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Truck companies make changes in order to fight driver shortage

Posted at 6:30 AM, Oct 24, 2018
and last updated 2018-10-24 08:22:35-04

KANSAS CITY, Mo. — Trucking companies are changing to make up for a national driver shortage.

Shipping companies are paying drivers more, exploring the possibility of lowering the minimum age for an interstate trucker and marketing the job to a new generation.

The American Trucking Associations estimates the country will need nearly 90,000 new drivers every year for the next decade. If companies can't hire those drivers, prices consumers pay for items on store shelves will increase. 

Genia Johnson works at Pro Drivers, a staffing company in Kansas City. She said companies are paying more for drivers, but they still maintain strict hiring standards based on experience and a driver's crash history.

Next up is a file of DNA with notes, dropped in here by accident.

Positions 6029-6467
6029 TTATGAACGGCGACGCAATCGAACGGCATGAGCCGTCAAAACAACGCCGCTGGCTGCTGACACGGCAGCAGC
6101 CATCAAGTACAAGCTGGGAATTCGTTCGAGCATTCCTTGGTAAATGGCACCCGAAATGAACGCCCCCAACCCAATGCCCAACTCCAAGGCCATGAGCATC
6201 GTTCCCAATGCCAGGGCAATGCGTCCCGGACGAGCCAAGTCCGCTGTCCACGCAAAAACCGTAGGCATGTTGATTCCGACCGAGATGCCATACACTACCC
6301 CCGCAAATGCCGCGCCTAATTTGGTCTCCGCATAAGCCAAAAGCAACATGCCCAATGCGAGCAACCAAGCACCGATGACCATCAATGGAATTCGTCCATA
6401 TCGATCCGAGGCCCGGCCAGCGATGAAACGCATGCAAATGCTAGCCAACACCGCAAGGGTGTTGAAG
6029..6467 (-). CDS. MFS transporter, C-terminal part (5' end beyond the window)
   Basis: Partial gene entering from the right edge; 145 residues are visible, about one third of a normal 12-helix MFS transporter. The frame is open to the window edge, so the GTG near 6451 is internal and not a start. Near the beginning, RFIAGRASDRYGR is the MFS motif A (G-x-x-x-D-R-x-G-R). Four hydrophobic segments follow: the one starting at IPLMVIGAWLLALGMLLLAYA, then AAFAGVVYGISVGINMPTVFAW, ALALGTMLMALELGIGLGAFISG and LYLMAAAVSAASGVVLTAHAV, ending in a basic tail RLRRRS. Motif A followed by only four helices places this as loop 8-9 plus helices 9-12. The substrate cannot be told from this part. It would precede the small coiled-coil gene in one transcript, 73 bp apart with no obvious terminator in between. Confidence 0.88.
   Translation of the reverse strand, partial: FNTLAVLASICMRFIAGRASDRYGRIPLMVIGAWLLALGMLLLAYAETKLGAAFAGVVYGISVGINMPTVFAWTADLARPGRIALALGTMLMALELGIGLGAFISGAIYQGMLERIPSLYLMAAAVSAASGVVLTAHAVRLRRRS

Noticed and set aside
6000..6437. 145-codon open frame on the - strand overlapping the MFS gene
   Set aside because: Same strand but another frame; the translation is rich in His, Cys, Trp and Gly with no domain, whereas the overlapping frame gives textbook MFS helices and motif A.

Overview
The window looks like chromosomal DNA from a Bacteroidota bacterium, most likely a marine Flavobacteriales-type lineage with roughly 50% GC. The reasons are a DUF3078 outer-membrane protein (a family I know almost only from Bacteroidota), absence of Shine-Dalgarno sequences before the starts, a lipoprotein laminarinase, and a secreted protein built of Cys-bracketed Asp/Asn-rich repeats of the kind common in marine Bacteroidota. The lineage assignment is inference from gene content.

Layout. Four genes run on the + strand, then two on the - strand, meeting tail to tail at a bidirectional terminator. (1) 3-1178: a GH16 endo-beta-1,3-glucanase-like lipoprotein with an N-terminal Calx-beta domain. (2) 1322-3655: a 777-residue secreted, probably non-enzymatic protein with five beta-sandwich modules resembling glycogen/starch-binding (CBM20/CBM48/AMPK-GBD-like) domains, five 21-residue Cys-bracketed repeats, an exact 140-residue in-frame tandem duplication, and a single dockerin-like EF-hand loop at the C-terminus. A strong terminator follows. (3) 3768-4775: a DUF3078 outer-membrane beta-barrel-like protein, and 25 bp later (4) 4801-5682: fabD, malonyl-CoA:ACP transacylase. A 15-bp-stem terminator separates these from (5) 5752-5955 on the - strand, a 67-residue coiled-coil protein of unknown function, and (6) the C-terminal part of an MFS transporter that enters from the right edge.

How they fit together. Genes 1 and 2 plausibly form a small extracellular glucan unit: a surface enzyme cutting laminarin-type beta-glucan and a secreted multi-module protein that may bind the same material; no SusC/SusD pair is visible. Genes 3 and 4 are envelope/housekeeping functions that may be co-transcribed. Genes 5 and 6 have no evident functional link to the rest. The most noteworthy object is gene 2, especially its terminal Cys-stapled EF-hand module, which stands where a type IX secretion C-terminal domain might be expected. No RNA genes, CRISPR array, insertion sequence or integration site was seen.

"In the past five and a half years you can see where the wages have jumped tremendously within in the Kansas City area," she said. "You can almost see a $10 [per hour] difference in the wages."

An ATA report showed advocates are working with the government to consider lowering the minimum age for an interstate trucker from 21 to 18. 

In the meantime, trucking companies have started marketing jobs as a way for drivers to explore the country in hopes of attracting new, younger drivers. 

Johnson said companies are changing routes to give drivers shorter distances, allowing them more time at home with their families.